From the Editor...
Oops...we sent the wrong Editor's Note. Sorry to re-appear in your inbox so soon, but we hope you'll read this, most recent, message:
Whenever the mainstream press covers the intricacies of mutual fund governance and/or the inner workings of fund boards, there is no shortage of reactions among those actually in the business. The recent article in The Wall Street Journal on director longevity is no exception. What independent directors have told us in the days since is that boards handle the issue of tenure as part of routine business, and that by using the Sequoia Fund as an example, the piece did not accurately portray a typical fund board. The conversations sparked by the article have been stimulating and useful, and we've put together a 10 Things list comprised of talking points for directors to review in the interest of making sure all bases are covered when it comes to ensuring their boards are as effective as possible. We're always looking for ideas for 10 Things, so feel free to drop us a line if you've got one.
The way boards deal with director tenure and the host of other issues and challenges that come their way often varies according to a number of factors—including the size of the fund complex they oversee. Those overseeing small fund complexes face certain challenges related largely to the size and available resources at the adviser. These directors get creative when working to overcome those challenges, serving shareholders by tapping personal and professional networks, calling in favors, and choosing where to allocate their own resources wisely. The board of Guinness Atkinson Funds is one such board that recently expanded its size to better serve its constituents, adding former fund counsel Susan Penry-Williams to the tight-knit group that's been together since 1994. She's been instrumental in the education of board members for years, GA Funds CEO Jim Atkinson told FBV.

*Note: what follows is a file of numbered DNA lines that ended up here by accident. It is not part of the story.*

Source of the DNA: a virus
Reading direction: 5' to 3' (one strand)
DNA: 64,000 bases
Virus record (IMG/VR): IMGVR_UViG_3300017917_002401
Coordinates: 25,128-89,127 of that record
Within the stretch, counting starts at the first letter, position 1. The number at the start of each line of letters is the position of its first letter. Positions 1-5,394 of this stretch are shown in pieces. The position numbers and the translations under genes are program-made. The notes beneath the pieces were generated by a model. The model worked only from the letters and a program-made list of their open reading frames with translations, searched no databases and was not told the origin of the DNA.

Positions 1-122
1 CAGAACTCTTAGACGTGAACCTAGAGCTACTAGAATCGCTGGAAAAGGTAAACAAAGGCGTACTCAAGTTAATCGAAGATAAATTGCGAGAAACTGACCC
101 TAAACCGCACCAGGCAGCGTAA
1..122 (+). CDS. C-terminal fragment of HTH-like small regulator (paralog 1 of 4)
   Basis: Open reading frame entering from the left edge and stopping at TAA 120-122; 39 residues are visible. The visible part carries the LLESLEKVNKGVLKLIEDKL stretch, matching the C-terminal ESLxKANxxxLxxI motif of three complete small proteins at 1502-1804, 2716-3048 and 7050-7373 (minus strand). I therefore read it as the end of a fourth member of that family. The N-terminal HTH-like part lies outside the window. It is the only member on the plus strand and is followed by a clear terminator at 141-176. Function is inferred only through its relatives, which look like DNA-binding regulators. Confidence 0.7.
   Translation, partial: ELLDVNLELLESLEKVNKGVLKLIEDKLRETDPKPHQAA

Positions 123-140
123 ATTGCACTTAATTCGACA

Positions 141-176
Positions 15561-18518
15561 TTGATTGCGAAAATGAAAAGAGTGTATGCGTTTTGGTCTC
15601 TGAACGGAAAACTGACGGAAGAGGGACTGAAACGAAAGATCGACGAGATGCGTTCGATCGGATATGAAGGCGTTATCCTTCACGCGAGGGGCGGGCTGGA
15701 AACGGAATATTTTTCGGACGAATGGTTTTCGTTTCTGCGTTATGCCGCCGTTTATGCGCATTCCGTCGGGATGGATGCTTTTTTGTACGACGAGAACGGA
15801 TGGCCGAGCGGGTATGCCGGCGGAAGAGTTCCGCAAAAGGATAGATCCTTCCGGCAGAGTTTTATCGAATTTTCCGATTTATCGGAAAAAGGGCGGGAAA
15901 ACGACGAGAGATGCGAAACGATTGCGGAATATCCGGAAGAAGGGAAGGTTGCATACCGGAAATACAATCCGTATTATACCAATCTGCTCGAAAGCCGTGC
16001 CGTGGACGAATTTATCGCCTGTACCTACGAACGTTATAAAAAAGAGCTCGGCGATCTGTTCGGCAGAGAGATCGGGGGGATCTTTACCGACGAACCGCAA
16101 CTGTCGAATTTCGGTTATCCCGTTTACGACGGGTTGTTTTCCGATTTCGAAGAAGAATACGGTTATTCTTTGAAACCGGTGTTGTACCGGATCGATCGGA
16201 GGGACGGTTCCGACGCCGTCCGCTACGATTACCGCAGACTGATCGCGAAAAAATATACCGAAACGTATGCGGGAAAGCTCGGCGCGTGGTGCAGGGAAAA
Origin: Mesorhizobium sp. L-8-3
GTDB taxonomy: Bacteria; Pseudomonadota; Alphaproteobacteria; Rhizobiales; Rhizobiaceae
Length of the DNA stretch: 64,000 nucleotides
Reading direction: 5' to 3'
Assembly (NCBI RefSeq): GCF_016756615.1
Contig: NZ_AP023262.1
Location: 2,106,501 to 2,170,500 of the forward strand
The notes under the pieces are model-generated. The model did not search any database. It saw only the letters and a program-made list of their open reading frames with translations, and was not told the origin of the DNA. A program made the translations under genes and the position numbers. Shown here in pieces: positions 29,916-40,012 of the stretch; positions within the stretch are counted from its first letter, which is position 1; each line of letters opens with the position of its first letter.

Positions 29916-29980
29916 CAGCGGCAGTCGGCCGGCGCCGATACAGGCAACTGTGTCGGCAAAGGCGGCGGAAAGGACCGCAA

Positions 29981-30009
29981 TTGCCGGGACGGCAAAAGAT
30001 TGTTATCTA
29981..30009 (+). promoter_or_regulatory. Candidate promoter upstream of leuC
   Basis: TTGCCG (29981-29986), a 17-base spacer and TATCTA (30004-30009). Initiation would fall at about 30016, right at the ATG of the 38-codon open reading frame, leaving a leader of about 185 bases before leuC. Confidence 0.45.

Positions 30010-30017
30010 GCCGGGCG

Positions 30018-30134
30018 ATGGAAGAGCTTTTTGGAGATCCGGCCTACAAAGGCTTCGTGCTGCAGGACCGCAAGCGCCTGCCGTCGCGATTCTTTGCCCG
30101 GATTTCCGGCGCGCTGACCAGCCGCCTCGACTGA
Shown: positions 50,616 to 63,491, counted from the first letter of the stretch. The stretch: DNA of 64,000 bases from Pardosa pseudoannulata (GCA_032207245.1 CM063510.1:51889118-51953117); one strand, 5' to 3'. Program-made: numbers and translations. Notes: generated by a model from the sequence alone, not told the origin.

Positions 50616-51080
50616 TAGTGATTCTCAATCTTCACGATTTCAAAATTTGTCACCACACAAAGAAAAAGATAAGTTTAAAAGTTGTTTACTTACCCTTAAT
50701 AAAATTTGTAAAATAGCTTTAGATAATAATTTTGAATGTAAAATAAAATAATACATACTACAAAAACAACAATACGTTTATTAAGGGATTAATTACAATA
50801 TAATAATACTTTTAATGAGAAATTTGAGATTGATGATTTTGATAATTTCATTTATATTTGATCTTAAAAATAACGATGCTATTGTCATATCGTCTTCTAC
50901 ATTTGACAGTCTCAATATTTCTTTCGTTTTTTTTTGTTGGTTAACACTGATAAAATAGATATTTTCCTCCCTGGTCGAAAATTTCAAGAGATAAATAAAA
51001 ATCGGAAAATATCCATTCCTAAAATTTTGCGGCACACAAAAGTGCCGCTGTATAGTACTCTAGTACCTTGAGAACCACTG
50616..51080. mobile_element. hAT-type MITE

In the regulatory realm, the fund industry continues to examine the Department of Labor's fiduciary rule and figure out how its implementation will affect various segments of the business. Although it doesn't doesn't immediately touch the boardroom, the rule is something directors should be familiar with and there are likely to be some consequences with which the board will have to deal. Meyrick Payne and Jay Keeshan from Management Practice Inc. have examined the rule and laid out some of the ways in which fund directors may be affected in our latest Viewpoints piece. It's a good primer and a great start to a conversation that is likely to take many twists and turns over the coming months.
Finally, we've updated our piece on the Eaton Vance Funds board to include the news that former Legg Mason CEO Mark Fetting and former BNY Mellon Asset Management COO Scott Wennerholm will join the directors' ranks on Sept. 1. This comes as long-time Chairman Ralph Verni prepares to step down from the helm to serve as an independent director for the year remaining before his full retirement in mid-2017.
Apologies again for the technical glitch (read: human error) that means you're getting a second Editor's Note. Sometimes, Friday mornings are tough...
Hillary Jackson, founding editor, Fund Board Views